CLEARFIELD – The Clearfield County Career & Technology Center’s Truck Driver Training program coordinator is facing theft and related charges for allegedly stealing from the school when he was employed there.
Douglas Lynn McClellan, 62, of Philipsburg has been charged by Officer Elliott Neeper of the Lawrence Township police with misdemeanor counts of theft by unlawful taking, receiving stolen property and unsworn falsification to authorities.
On Wednesday charges were held to court following a preliminary hearing at the county jail. Bail has been set at $2,500 unsecured.
According to the affidavit of probable cause, on Feb. 12, Neeper responded to a report about an internal theft from CCCTC Principal Fred Redden.
He learned that McClellan was caught stealing diesel fuel and when confronted by school officials, he admitted to stealing fuel and other donated items.
Upon further investigation, Neeper found the alleged thefts were reported by employees to Redden and Acting Executive Director Norman Hatten.
The employees said that McClellan had pumped diesel fuel from a CCCTC program truck Jan. 26. According to them, McClellan had brought in five, 55-gallon barrels on his own trailer and pumped fuel from the truck in the diesel shop into the barrels.
Redden reviewed surveillance from Jan. 26 and determined it supported information provided by the employees. In the footage, McClellan arrived with the barrels lying down and it was clear they were empty.
Later in the footage, he was able to identify McClellan with the barrels standing upright. He had students assist him with loading them onto his personal trailer, and it was clear the barrels were full.
Redden also reviewed surveillance footage from Feb. 9. It allegedly showed McClellan removing jugs of motor oil and bags of fertilizer from the CCCTC via the diesel shop door. Neeper was provided with a copy of the video.
Redden, Hatten and Superintendent of Record Michelle Dutrow then confronted McClellan. He was asked about a policy for employees who wanted any donated items that wouldn’t be used.
McClellan confirmed he was aware of the policy, which involved completing a request form. He said the CCCTC received donations, such as grass seed and fertilizer that were usually damaged and shared with local entities.
When asked if he’d taken any donations, McClellan admitted to some soil and fertilizer. He indicated that he had not filled out the necessary paperwork.
McClellan was specifically asked if he’d taken jugs of motor oil. He said he’d taken some for the Chester Hill Volunteer Fire Department since it sits around for months without use.
When asked about the diesel fuel, he claimed he drained it from the truck because it wasn’t any good and had algae in it. He admitted that he transported it to a friend’s property and dumped it into a large containment tank.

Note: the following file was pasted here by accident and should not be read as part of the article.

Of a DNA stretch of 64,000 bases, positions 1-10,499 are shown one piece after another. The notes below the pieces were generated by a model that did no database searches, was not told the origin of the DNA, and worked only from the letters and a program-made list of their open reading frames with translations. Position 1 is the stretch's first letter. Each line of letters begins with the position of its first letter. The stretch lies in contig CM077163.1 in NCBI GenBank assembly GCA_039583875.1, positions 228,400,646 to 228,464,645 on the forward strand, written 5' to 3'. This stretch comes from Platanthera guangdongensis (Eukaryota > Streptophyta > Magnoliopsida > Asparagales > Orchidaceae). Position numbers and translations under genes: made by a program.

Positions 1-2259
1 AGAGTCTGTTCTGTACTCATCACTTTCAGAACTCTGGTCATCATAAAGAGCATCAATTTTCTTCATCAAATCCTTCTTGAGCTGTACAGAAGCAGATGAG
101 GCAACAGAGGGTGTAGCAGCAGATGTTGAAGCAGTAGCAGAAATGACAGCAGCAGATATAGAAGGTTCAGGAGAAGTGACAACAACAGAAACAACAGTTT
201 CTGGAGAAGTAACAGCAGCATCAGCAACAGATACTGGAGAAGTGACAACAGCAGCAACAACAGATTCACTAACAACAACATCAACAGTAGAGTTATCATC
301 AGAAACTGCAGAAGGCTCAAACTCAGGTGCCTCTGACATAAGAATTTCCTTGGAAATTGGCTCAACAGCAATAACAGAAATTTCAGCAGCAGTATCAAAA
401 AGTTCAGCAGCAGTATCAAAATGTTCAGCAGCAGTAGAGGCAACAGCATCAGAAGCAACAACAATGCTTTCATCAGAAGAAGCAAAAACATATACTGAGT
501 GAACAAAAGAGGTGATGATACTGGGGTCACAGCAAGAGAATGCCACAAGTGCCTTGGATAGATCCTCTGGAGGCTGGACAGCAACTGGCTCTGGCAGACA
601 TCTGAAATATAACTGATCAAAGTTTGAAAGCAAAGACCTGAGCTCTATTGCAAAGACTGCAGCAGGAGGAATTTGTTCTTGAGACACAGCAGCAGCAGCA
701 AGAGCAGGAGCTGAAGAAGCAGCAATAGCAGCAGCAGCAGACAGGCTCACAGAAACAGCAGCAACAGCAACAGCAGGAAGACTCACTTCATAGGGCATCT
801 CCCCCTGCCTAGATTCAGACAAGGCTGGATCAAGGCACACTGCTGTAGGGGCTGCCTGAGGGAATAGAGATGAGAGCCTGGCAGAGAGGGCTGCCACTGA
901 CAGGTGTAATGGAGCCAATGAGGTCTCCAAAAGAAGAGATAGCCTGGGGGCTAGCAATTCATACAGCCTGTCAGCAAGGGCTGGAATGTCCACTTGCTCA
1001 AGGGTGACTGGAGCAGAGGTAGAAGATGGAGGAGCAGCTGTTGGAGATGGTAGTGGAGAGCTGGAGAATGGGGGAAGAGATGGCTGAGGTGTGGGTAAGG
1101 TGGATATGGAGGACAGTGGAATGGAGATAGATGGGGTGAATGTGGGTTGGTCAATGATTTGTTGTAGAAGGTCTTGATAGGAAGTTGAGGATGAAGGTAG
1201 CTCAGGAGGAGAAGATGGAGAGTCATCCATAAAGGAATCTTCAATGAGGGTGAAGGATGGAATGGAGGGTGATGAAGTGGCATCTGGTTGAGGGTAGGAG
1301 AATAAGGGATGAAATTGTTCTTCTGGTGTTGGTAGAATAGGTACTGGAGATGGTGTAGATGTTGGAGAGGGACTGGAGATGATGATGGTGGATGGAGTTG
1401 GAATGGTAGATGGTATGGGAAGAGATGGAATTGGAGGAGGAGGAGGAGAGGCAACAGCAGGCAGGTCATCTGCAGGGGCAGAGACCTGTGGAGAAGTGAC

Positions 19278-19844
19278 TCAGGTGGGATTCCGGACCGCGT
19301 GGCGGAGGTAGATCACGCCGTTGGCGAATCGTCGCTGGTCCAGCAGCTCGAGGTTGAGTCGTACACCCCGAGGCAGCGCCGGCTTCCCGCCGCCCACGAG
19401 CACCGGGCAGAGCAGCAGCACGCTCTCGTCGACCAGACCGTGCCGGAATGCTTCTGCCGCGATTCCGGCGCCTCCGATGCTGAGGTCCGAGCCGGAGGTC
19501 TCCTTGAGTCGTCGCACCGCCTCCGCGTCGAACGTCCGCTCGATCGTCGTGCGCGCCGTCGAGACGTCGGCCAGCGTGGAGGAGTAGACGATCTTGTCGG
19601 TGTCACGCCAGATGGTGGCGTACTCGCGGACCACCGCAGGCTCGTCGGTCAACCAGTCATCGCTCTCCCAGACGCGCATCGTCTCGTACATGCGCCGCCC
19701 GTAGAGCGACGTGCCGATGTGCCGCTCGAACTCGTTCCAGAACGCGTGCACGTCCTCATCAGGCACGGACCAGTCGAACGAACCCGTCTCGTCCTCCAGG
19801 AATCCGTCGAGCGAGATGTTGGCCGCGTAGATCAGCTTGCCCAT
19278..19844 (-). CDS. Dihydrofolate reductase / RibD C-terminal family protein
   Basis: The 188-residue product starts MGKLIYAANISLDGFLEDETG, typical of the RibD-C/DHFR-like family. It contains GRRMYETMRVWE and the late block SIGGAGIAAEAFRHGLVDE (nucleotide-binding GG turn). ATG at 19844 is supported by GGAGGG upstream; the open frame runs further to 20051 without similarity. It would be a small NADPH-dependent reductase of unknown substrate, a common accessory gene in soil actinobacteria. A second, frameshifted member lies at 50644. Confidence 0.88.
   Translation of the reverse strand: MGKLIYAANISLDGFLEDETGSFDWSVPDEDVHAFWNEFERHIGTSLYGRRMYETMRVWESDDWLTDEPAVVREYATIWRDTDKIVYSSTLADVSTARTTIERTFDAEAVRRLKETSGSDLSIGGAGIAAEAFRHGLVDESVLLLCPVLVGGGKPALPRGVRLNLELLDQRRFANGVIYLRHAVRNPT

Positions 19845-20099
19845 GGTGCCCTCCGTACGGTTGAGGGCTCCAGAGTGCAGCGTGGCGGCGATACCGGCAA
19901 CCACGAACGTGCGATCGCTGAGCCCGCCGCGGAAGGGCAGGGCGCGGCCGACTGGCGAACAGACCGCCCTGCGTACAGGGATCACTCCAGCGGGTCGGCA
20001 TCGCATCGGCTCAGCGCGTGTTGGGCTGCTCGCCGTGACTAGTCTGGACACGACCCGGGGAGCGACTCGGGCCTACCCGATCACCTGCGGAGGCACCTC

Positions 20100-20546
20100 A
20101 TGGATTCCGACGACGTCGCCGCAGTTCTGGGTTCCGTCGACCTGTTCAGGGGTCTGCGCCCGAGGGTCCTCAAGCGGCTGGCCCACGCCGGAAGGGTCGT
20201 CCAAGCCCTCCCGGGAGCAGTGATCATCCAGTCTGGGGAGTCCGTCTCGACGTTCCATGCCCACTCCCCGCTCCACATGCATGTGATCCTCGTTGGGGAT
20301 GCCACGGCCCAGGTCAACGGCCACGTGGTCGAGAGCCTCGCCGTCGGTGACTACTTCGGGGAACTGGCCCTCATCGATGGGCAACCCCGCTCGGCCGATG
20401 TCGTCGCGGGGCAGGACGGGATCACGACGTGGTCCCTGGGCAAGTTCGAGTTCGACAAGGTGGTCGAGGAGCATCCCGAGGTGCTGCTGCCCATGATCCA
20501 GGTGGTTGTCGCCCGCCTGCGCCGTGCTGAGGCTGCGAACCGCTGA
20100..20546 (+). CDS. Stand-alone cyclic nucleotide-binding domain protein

McClellan was asked if his story could be verified and he claimed that his friend was away working. He said his friend wasn’t even aware he’d put the fuel in the tank and he was only trying to save program money.
When asked if he had permission to take the diesel fuel and other items, McClellan apologized for his actions. He was subsequently advised he was being placed on administrative leave.
It was requested that he stay off school property until the completion of the investigation. McClellan turned over his keys and left.
On Feb. 16, Neeper interviewed McClellan at the police station. He said the CCCTC often received donations from the Wal-Mart Distribution Center. He said the former executive director often advertised these items for sale and employees could mark a sheet with items they wanted.
After her resignation, McClellan claimed this policy was no longer followed. He said in February he picked up a donation, and it didn’t have a receipt from Wal-Mart staff.
When he returned to the CCCTC, the items were unloaded and there was a pallet of oil left in the diesel shop. He admitted to taking six to eight jugs of oil for the Chester Hill Fire Department.
McClellan told Neeper that he didn’t personally use this brand of oil. However, he claimed he was a life member of the department, which would contact him for donations from time to time.
During the interview, Neeper noted that McClellan became nervous and was unable to provide details as to the location of the oil. He claimed he had left it outside the fire station.
When Neeper interviewed the Chester Hill fire chief, he said the department never received any donations of oil. Neeper confronted McClellan with this information and he changed his story.
McClellan then admitted that he’d lied and actually taken the oil and fertilizer to a friend’s residence in Osceola Mills. He apologized for lying but said he didn’t want to get his friend in any trouble.
When asked about the diesel fuel, he admitted to taking it without obtaining the proper permission and transporting it to a friend who was the owner of a local trucking company.
McClellan also provided a list of other items from when he’d cleaned the CCCTC shop. He took items, such as batteries, scrap aluminum and engine parts, to Novey Metals, and oil to the trucking company owner.
The CCCTC provided Neeper with its estimated loss, which totaled $1,026.25.